The New York Times recently highlighted a lawsuit filed by the American Immigration Council and...
American Immigration Council v. DHS and CBP
Cover letter dated 10/12/12 from Shari Suzuki, Chief, FOIA Appeals, Policy and Litigation Branch, CBP, describing renewed searches by Office of Border Patrol and Office of Field Operations, which were asked to search “every division, port, sector and station,” and indicating that 60 pages of responsive records were being released.
Pages 1-2: CBP memo (7/30/03) re: attorney representation during the inspection process. 8 CFR 292.5(b) governs primary and secondary inspections at ports of entry, as well as deferred inspections, “which are the continuation of a secondary inspection conducted at an onward office.” Supervisory inspector may allow an attorney to attend a deferred inspection interview if he or she acts as “an observer and consultant to the applicant.”
Pages 8-9: Memo re: access to counsel in St. Albans Area Port in response to AIC/AILA letter alleging denial of access to counsel (at pages 10-18). Confirms that 7/30/03 CBP memo (at pages 1-2) is still in effect. No official policy to bar counsel from L and TN adjudications or from deferred inspection. Sets forth guidelines for legal professionals at ports of entry.
Pages 19-21: E-mail correspondence (6/24/11) from Acting Area Port Director, CBP, Boston, MA, instructing supervisors to allow attorneys to be present during deferred inspections provided they do not interfere or answer questions on behalf of clients. Characterized as a “dramatic change in policy” in e-mail response from Port Director, Service Port of Providence.
Pages 31-32: Letter (2/13/09) from Mike J. Fisher, Chief Patrol Agent, CBP, to David Blair-Loy, Legal Director, ACLU of San Diego & Imperial Counties, regarding procedures for attorney access to immigration detainees at Border Patrol temporary detention facility (“Barracks 5”) in San Ysidro. Also notes that immigration detainees at Barracks 5 have access to telephones, and that those who have requested removal hearings have received list of free legal service providers.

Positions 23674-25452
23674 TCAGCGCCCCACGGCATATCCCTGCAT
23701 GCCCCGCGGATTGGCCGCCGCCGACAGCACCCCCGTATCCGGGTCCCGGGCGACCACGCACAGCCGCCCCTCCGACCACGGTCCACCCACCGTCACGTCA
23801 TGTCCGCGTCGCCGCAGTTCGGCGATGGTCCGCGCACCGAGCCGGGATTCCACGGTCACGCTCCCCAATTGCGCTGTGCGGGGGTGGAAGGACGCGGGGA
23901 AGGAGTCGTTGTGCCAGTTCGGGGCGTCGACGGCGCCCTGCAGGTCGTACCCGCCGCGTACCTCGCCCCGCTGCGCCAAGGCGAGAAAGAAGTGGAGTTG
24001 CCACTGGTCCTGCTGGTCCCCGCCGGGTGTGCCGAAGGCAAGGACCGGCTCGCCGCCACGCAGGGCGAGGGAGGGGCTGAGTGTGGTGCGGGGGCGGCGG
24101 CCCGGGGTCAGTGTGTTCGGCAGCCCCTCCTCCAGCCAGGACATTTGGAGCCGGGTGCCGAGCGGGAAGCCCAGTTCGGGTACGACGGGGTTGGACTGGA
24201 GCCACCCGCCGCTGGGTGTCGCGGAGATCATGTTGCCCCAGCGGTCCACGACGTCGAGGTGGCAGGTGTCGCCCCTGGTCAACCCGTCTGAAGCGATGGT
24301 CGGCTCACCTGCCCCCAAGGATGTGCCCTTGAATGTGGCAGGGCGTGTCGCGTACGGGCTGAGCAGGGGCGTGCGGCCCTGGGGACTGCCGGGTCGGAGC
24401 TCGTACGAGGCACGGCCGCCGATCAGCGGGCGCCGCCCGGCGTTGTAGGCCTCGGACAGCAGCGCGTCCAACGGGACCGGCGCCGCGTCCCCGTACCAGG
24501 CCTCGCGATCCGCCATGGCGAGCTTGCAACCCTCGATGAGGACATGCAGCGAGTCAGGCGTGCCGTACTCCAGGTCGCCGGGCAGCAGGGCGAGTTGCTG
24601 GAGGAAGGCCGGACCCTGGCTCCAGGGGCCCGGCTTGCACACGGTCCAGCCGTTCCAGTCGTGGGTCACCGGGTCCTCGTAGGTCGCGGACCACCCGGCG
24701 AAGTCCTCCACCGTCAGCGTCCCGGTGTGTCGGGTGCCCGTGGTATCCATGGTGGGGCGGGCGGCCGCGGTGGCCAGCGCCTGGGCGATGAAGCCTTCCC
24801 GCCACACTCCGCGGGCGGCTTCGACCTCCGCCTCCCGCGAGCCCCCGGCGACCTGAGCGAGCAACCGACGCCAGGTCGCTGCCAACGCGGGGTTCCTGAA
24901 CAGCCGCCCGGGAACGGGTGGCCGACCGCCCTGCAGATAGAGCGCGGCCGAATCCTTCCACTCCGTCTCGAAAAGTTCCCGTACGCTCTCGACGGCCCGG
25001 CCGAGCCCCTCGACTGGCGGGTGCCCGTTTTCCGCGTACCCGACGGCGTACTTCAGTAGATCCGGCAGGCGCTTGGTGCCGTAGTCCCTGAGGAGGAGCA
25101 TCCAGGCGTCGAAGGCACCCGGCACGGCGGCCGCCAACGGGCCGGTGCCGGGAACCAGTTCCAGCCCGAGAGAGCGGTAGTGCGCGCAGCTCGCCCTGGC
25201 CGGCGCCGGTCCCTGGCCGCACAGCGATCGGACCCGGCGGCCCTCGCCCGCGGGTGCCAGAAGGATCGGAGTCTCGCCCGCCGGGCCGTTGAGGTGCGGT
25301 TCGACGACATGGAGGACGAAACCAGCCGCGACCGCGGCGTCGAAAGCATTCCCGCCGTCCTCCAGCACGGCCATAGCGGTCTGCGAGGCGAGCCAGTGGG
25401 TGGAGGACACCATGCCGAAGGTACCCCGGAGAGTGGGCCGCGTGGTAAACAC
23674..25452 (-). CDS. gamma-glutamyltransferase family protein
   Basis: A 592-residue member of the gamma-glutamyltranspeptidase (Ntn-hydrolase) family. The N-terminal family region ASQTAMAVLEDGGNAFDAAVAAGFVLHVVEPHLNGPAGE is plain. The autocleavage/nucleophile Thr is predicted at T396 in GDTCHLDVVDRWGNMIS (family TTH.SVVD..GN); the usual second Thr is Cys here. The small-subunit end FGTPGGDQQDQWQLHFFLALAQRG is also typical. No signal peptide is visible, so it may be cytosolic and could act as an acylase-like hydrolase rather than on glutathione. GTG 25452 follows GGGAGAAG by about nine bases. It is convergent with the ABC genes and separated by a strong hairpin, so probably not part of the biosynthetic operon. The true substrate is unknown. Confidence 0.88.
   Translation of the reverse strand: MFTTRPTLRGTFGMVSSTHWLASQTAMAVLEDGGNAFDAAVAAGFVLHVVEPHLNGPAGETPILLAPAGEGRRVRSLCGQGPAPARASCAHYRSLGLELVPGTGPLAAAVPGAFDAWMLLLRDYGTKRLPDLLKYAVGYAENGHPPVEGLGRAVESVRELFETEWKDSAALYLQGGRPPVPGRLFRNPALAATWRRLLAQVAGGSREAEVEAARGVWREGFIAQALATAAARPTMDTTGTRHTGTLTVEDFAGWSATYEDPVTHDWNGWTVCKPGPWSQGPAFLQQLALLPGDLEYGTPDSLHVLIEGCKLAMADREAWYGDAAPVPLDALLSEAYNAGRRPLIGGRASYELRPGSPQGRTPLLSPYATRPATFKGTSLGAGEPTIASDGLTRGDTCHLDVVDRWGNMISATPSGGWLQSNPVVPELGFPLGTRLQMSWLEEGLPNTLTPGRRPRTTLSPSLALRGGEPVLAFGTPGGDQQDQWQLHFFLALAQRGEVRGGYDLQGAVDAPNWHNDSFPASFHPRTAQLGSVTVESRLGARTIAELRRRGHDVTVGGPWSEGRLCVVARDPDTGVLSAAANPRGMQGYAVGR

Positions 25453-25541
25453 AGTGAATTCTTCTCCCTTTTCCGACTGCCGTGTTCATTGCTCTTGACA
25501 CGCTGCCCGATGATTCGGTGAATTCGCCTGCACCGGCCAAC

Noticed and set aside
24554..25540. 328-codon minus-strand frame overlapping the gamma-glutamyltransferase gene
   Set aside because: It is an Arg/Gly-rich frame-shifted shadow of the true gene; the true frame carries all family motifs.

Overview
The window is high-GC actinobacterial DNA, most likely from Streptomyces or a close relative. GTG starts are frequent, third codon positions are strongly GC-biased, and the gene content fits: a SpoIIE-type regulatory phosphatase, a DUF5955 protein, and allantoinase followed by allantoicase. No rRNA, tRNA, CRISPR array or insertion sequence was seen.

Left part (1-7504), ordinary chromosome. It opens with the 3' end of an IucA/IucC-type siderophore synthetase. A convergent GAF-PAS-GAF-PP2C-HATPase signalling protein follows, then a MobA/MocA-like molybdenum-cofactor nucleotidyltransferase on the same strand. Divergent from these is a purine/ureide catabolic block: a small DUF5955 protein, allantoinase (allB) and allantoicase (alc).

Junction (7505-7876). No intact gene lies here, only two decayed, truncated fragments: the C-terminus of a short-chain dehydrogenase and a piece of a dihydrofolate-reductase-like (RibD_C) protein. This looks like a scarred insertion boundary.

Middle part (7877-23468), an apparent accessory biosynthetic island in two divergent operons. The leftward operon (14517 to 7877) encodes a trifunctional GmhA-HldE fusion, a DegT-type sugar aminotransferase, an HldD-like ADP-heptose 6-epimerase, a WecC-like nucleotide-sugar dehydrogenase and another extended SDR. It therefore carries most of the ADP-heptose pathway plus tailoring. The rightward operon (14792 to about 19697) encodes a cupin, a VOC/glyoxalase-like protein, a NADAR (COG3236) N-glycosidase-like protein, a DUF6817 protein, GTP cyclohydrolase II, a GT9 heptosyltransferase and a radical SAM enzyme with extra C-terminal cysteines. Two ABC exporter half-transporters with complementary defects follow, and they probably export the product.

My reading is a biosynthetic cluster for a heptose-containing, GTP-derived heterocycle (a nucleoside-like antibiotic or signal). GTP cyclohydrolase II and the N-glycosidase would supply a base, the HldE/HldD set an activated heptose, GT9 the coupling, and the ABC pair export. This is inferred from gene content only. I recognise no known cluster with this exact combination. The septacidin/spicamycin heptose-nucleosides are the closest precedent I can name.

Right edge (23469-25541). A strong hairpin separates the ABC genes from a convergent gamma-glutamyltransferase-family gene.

Page 39: Excerpt from Inspector’s Field Manual (IFM) (revised 5/16/05), Ch. 17.1 re: attorney representation at deferred inspection.
Page 41: Excerpt from IFM re: attorney access by noncitizens detained at ports of entry. 22.214.171.124 states in part: “The detainee will not be given the opportunity to consult with an attorney at any time before Miranda warnings are required and such right is invoked by the detainee.”
Page 45: Excerpt from undated IFM re: attorney representation at deferred inspection. Indicates that questions regarding attorney presence during deferred inspection may be referred to CBP Field Counsel.
Pages 46-47: CBP-AILA/LACBA liaison meeting questions & CBP responses (9/14/09). “Pursuant to 8 CFR 292.5(b) an alien at primary or secondary inspection is entitled to representation only when s/he becomes the focus of a criminal investigation and has been taken into custody. When the CBP officer examines an alien under these limited circumstances, the officer will advise the alien of his/her Miranda rights and afford the alien an opportunity to assert those rights and request that his/her attorney be present for the interrogation.”
Page 50: Contact Advisory of CBP Detention. Provides script for notifications by supervisory inspector at the request of an individual detained for more than 2 hours for a personal search. Notes that CBP detentions for personal searches do not constitute an arrest.
Page 51: Excerpt from unidentified manual re: request for attorney during personal search. “If, during the course of a personal search beyond a patdown, the person requests the presence of an attorney, you must advise him that no interrogation will take place; and, therefore, there is no right to have an attorney present during the remainder of the CBP examination. You may ask routine administrative questions, but be sure that you do not interrogate the person.”
Pages 52-54: Weekly muster (4/2/12), Blaine, WA Office of Field Operations, re: dealing with attorneys and other representatives at a port of entry.
Pages 57-60: E-mail correspondence (5/18/11-7/27/12) between Baltimore Field Office Operations Specialist – Border Security and Director of Field Operations, Baltimore re: restrictions on access to counsel. Distinguishes between rights under 8 CFR 292.5(b) of individuals already admitted to the United States, who are subject to “examination,” and applicants for admission outside the country, who are subject to “inspection.” Indicates willingness of Baltimore Field Office ports to exercise discretion to allow counsel to attend deferred inspection if they “abide by a few basic rules.”